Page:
Writing in 1991, Richard Dyer in his book White argues that, “White people create the dominant images of the world and don’t quite see that they thus construct the world in their image”. Another example of how whiteness creates the world in its image is this year’s Jazz movie La La Land. In the words of basketball legend, writer and activist Karim Abdul Jaber, “Jazz is a uniquely African-American music form born in New Orleans and raised in Harlem during the Harlem Renaissance…But I’m also disturbed to see the one major black character, Keith (John Legend), portrayed as the musical sellout who, as Sebastian sees it, has corrupted jazz into a diluted pop pablum. The white guy wants to preserve the black roots of jazz while the black guy is the sellout? This could be a deliberate ironic twist, but if it is, it’s a distasteful one for African-Americans. One legitimate complaint that marginalised people (women, people of colour, Muslims, the LGBT community, etc.) have had about Hollywood in the past is that when they were portrayed, it was done in a negative way.”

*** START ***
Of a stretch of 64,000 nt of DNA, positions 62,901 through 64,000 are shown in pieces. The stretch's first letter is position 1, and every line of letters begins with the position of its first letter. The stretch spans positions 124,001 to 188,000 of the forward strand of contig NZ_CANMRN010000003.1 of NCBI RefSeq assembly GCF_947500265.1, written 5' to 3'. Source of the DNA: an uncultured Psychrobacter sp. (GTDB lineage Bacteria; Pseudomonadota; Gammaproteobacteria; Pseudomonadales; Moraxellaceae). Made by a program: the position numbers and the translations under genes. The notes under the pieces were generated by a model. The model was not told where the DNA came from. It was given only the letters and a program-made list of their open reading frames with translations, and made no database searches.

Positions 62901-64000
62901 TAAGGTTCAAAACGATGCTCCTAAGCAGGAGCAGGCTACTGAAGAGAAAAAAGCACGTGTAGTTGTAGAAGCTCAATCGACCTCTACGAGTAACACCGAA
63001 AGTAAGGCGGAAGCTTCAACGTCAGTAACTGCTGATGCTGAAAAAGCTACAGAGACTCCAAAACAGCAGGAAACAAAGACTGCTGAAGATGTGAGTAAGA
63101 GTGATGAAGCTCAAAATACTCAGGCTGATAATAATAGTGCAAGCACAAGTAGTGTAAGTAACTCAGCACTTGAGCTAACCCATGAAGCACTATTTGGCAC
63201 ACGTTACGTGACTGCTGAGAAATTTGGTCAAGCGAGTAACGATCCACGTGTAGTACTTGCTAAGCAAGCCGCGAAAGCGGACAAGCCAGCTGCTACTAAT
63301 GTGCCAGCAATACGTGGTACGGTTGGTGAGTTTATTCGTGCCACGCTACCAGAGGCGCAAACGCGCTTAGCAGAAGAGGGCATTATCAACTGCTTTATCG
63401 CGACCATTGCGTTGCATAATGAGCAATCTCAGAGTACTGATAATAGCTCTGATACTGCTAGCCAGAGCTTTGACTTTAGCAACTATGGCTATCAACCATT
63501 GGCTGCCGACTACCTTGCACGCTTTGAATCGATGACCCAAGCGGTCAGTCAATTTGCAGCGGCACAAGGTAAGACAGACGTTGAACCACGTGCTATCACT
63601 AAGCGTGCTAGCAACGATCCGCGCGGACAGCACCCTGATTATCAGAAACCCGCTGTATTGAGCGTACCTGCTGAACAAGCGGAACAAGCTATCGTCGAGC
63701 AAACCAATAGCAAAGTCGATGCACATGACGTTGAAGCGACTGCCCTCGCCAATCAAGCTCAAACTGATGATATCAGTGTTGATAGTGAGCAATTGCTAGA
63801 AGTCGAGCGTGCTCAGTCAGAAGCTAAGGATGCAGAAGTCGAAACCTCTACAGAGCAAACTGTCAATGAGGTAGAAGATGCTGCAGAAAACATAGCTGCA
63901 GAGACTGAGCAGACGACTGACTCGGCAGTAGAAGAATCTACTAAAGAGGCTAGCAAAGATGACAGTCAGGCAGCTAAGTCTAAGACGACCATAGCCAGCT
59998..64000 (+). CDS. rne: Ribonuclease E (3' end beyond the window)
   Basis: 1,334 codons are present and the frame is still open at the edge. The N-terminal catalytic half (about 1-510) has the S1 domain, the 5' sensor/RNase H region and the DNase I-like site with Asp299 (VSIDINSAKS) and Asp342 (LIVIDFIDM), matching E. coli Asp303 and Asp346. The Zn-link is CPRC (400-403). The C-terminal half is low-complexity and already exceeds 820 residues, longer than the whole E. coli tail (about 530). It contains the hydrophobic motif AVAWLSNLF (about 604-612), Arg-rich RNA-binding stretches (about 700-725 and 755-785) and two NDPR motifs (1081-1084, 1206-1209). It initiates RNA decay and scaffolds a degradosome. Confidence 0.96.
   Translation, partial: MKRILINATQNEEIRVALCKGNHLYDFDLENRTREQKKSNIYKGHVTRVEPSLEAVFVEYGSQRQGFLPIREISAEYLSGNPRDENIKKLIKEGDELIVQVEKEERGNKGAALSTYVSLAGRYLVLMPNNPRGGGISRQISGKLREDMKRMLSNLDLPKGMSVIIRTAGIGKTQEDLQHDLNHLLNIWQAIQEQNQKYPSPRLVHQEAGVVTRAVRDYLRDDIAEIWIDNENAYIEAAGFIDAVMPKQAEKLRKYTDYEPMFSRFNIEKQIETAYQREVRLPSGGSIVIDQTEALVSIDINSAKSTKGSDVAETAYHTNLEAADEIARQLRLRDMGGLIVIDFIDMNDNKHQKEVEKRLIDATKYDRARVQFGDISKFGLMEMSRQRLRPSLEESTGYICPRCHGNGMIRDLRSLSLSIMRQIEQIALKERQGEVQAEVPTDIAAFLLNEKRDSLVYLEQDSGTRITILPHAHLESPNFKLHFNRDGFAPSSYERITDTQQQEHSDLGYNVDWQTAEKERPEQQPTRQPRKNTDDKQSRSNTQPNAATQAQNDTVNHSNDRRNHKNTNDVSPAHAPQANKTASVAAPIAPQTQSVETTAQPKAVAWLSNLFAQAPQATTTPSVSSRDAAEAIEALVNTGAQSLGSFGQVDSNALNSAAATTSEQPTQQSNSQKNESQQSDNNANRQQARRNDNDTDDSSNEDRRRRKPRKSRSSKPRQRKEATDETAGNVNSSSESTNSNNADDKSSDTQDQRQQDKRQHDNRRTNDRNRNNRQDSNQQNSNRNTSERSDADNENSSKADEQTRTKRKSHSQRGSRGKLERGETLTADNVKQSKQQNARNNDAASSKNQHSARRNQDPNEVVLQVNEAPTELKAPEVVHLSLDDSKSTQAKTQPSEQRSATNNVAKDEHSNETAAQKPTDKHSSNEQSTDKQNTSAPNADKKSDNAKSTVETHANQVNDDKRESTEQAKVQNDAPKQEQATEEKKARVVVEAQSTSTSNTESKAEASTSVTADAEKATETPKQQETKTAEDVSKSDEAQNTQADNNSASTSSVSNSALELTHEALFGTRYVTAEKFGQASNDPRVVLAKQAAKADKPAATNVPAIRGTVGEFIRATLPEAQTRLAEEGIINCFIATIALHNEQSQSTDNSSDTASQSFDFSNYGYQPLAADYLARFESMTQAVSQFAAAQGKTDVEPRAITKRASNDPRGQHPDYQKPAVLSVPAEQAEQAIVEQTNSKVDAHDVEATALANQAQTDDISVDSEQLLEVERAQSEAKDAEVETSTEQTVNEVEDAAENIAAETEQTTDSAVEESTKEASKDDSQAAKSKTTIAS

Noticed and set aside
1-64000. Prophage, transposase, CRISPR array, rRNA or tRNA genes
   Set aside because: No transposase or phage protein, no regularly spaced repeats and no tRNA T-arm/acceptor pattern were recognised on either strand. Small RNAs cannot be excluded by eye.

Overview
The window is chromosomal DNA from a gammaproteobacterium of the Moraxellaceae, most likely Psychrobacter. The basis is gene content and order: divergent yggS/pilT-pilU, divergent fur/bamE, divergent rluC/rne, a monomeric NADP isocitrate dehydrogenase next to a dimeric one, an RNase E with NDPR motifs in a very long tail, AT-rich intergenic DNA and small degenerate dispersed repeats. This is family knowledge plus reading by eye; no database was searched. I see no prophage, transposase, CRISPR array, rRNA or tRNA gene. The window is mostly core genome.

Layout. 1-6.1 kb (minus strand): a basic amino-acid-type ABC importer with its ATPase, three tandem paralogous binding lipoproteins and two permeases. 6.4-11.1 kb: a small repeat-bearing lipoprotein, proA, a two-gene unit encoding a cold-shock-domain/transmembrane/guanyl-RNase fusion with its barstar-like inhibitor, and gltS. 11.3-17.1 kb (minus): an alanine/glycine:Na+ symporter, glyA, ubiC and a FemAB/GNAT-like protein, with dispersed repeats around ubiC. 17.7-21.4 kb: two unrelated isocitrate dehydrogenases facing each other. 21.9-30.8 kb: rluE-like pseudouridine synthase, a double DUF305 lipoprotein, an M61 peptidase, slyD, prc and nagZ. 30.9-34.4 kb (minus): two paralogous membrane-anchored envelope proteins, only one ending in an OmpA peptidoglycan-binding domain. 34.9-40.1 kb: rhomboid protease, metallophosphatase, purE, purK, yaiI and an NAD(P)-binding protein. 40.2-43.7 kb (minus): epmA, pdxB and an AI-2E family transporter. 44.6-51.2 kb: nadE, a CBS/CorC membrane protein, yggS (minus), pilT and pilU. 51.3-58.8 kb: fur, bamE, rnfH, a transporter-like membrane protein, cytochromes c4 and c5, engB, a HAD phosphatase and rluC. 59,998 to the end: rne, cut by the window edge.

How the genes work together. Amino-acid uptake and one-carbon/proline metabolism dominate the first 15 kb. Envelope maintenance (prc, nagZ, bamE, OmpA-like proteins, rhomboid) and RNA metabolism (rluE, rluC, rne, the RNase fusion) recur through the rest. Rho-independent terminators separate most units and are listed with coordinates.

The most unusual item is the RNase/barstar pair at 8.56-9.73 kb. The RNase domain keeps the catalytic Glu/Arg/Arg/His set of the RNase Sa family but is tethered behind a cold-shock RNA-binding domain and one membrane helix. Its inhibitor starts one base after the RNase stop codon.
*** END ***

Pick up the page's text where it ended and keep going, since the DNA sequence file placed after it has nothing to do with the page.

Movies are conversations about inclusion and exclusion, realities of the other, and the battered existence of beauty all built into the medium of cinema. The narrative existence or the need to have your stories, experience and histories reflected on screen is not just insincere expressions of diversity; it is also imperative to how people constitute their social worlds. In ‘Modernity and Ambivalence’, Zygmunt Bauman notes: ‘There are friends and enemies. And there are strangers’. Racism is a murderer of truth, ideas and beauty. It not only makes friends out of enemies it also makes it impossible for us to understand the strangers through the celluloid. If we turn the mirror back on ourselves and ask similar questions about religion, caste, class and belongings, what would we find? In mainstream Indian cinema, anyone, not upper class, wealthy or male is rendered a stranger. In 2015, the Hindu published its analysis of Bollywood Movies. In their finding, “Just six of the lead characters in the nearly 300 Bollywood movies released over the last two years belonged to a backwards caste”. It also concluded that “Upper caste heroes still hold sway” and roles “Lack of diversity”. But perhaps the most telling line from the findings came towards the end. “Several directors and writers whom The Hindu contacted declined to speak because of the “sensitivity” of the topic.” Cinema, a medium born out of rebellion, a desire to transgress that should be at the forefront battling homogenising tendencies now remains strictly handcuffed to the propriety of the most insidious kind: silence when faced with difficult questions.